Frank Louis Kramer
|Full name||Frank Louis Kramer|
15 September 1880|
8 October 1958|
South Orange, New Jersey
Frank Louis Kramer (1880-1958) was an American gold medal cyclist. He won 16 consecutive national championships from 1901 to 1916. He was inducted into the United States Bicycling Hall of Fame in 1988.
He was born on September 15, 1880 in Evansville, Indiana.
He won the national championship in 1901 and raced in competitions in Europe in 1905 and 1906.
He won the UCI Track Cycling World Championships – Men's sprint at the Newark Velodrome in Newark, New Jersey in 1912. Alfred Grenda of Australia, won the silver medal and André Perchicot won the bronze medal.
Kramer participated in bicycle racing for 27 years until his retirement on July 25, 1922 at the age of 42, after regarding "...racing as too strenuous for one of his age and expressed the belief that to continue would impair his health in later years". Twenty-three of those years he raced as a professional. Most of his racing was done in the United States of America but he also competed in races in France, Germany, Belgium, the Netherlands, Italy, and Denmark.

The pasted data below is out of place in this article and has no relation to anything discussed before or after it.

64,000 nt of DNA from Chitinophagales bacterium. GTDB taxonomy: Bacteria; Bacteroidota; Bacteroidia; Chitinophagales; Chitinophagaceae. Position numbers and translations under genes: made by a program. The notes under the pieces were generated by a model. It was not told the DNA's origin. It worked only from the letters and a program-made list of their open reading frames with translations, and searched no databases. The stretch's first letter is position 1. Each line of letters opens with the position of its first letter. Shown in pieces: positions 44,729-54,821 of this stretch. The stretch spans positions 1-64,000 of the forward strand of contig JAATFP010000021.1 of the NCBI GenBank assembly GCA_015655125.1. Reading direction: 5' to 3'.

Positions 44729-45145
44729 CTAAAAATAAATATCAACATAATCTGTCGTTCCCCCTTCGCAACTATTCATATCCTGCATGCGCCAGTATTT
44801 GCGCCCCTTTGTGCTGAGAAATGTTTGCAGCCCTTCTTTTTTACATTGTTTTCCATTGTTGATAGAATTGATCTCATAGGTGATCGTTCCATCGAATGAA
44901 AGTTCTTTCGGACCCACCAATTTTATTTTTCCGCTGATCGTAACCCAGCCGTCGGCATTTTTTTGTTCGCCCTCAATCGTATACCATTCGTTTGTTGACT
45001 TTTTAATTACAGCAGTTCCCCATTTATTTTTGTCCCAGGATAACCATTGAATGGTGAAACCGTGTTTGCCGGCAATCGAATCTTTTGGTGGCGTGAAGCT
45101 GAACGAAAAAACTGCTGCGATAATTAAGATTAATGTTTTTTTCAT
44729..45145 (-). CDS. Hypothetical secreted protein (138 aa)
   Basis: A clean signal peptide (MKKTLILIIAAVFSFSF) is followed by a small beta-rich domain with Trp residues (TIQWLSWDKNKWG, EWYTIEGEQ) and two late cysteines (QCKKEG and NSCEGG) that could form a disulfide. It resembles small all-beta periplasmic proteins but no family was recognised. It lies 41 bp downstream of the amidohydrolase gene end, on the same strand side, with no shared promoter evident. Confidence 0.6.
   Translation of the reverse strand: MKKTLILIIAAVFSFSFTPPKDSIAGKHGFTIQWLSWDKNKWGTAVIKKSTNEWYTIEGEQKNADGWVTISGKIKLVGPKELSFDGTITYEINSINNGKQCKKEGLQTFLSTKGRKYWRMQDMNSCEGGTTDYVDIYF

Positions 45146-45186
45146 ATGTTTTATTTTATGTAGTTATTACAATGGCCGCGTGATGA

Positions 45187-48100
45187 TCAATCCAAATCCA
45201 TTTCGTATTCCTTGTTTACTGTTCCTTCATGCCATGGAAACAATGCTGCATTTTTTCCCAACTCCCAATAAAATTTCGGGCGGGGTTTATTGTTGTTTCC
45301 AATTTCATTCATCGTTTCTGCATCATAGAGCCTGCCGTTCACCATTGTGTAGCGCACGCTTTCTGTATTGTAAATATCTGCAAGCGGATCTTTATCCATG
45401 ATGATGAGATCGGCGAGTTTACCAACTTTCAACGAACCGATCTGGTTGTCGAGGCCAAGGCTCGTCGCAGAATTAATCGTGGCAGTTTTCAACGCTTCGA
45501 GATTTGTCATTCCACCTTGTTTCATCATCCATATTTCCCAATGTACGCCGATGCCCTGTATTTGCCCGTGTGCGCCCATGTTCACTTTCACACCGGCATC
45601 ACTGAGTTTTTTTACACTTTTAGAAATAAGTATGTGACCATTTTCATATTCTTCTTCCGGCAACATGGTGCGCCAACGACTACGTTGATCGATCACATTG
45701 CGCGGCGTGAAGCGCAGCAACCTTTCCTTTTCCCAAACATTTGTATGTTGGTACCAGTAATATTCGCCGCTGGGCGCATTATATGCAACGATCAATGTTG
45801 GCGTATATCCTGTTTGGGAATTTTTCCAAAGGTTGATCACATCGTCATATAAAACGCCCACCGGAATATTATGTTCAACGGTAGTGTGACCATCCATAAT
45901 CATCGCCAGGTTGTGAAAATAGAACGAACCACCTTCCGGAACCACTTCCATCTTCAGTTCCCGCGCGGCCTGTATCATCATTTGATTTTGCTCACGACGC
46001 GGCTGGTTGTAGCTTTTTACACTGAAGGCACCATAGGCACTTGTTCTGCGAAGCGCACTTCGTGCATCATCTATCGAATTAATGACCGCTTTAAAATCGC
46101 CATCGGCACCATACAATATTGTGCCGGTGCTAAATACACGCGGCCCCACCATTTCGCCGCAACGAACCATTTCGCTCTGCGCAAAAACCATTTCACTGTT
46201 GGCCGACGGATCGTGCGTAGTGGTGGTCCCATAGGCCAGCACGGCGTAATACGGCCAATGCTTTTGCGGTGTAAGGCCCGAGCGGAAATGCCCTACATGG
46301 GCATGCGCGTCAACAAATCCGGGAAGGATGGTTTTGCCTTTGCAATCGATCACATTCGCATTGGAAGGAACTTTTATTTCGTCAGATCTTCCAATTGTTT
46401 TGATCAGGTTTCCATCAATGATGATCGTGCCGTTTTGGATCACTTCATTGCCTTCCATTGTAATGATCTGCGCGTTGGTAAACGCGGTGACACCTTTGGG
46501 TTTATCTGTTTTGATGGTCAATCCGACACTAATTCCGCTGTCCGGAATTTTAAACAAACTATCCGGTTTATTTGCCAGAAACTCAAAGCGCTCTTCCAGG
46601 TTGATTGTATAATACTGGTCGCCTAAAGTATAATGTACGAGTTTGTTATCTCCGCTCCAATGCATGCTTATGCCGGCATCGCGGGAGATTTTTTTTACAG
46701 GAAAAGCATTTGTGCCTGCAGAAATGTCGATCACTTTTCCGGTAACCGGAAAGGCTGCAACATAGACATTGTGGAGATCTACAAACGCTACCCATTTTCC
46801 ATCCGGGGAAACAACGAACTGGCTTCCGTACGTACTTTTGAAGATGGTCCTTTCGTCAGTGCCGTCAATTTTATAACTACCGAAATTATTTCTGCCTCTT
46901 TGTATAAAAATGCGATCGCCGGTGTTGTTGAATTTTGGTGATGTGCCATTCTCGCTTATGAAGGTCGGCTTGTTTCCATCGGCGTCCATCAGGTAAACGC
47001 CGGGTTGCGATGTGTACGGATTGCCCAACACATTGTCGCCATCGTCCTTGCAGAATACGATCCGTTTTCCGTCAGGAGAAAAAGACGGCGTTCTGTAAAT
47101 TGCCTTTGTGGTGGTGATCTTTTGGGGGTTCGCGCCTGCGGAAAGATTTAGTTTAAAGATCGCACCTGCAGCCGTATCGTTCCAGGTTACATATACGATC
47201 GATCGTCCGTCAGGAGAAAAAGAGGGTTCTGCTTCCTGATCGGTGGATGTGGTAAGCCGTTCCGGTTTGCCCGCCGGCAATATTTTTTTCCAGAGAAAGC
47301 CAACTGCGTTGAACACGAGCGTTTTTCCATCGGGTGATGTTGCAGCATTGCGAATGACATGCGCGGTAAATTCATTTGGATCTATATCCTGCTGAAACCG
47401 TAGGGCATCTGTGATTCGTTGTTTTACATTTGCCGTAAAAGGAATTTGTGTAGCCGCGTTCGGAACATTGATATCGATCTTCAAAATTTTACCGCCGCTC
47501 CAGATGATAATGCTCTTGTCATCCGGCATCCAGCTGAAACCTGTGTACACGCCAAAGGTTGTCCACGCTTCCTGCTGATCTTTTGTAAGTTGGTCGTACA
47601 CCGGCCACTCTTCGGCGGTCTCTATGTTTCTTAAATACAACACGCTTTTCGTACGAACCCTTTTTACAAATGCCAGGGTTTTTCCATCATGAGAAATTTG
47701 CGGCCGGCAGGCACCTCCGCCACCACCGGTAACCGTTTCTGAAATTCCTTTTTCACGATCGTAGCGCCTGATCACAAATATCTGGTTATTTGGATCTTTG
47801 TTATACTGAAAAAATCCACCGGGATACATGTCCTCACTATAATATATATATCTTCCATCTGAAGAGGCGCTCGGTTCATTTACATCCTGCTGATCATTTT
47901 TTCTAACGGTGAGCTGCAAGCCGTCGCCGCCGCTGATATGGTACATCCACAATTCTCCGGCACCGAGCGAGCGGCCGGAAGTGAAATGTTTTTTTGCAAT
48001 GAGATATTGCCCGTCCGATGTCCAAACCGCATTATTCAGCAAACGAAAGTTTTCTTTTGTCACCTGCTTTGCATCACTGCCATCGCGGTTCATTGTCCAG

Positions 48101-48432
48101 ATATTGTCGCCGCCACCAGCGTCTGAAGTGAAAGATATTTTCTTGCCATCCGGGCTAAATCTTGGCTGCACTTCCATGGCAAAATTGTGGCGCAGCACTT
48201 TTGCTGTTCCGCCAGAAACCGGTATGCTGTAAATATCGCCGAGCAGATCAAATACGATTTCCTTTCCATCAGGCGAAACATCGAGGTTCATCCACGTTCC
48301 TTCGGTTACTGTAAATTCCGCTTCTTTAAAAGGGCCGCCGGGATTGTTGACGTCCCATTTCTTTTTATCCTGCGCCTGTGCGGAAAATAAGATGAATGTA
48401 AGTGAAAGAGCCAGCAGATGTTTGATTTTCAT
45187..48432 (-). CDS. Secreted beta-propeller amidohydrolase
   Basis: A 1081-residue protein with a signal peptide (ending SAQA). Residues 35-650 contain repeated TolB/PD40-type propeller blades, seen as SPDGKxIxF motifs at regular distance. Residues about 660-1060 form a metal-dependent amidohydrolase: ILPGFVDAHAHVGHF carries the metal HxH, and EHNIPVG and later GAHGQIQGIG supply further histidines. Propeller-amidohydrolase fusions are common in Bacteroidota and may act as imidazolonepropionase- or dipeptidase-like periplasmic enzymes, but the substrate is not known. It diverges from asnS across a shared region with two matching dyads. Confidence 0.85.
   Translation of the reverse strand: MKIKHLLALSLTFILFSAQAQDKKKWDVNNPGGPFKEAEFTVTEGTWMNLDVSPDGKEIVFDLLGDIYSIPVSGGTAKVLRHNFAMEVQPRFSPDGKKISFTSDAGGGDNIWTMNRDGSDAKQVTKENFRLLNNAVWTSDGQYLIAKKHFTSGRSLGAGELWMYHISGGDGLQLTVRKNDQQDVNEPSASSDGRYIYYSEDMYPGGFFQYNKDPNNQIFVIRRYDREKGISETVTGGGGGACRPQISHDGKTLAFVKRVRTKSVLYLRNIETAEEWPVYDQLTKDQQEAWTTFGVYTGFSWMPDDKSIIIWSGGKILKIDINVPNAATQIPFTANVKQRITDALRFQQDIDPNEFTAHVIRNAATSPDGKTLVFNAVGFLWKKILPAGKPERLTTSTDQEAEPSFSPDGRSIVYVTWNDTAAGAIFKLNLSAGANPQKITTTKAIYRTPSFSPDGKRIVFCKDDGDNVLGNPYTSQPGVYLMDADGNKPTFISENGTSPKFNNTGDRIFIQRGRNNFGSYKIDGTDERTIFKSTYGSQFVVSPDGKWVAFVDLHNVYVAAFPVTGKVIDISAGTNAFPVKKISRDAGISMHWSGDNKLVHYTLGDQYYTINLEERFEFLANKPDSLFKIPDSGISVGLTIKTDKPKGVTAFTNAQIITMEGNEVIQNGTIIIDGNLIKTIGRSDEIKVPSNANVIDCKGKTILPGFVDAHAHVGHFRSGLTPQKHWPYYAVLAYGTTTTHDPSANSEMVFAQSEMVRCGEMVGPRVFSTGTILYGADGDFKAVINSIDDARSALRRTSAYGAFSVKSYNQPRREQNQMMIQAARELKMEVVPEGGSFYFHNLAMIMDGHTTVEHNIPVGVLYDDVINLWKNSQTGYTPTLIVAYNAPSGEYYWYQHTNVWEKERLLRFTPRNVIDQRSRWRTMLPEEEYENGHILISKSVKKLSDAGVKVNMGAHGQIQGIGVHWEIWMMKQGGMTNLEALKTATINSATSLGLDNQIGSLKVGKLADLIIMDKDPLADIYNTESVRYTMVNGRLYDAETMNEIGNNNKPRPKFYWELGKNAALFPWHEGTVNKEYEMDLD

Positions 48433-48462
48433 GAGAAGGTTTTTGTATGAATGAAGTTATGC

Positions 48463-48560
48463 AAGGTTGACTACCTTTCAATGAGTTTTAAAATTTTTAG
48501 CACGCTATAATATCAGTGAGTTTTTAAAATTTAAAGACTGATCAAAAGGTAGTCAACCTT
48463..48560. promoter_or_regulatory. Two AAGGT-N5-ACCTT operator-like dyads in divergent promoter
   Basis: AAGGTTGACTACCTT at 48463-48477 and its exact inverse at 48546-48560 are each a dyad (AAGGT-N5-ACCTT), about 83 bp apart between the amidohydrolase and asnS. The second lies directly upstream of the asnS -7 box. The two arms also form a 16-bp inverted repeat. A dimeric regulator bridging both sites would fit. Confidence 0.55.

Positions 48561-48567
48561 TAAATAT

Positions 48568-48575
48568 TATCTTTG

He died on October 8, 1958 in South Orange, New Jersey.
- "Frank Kramer". United States Bicycling Hall of Fame. Retrieved 2010-10-03.
Kramer won national amateur titles in his second and third year of racing. He won the national championship in 1901 and raced successfully in Europe in 1905 and 1906, winning thirty-one races out of forty-three starts. In 1912 Kramer won the world professional sprint championship at the Newark Velodrome. Frank Kramer won 16 consecutive national championships from 1901 to 1916. His amazing string of championships was broken in 1917, but, he regained the championship twice in 1918 and finally in 1921 at the age of 41.
- "Champion Captures Feature Event from Grenda and Perchicot at Newark Velodrome". New York Times. September 23, 1912. Retrieved 2010-10-03.
The one-mile double century race, which was won by Frank L. Kramer, was the feature event of the bicycle races yesterday at the Newark Velodrome. After fifteen elimination heats and three semi-finals, Kramer, Alfred Grenda of Australia, and A. Perchicot of France were left to fight out the final, and the contest furnished all that the cycle fans could wish for in the way of spectacular riding.
- Vancouver Daily Province, July 25, 1922
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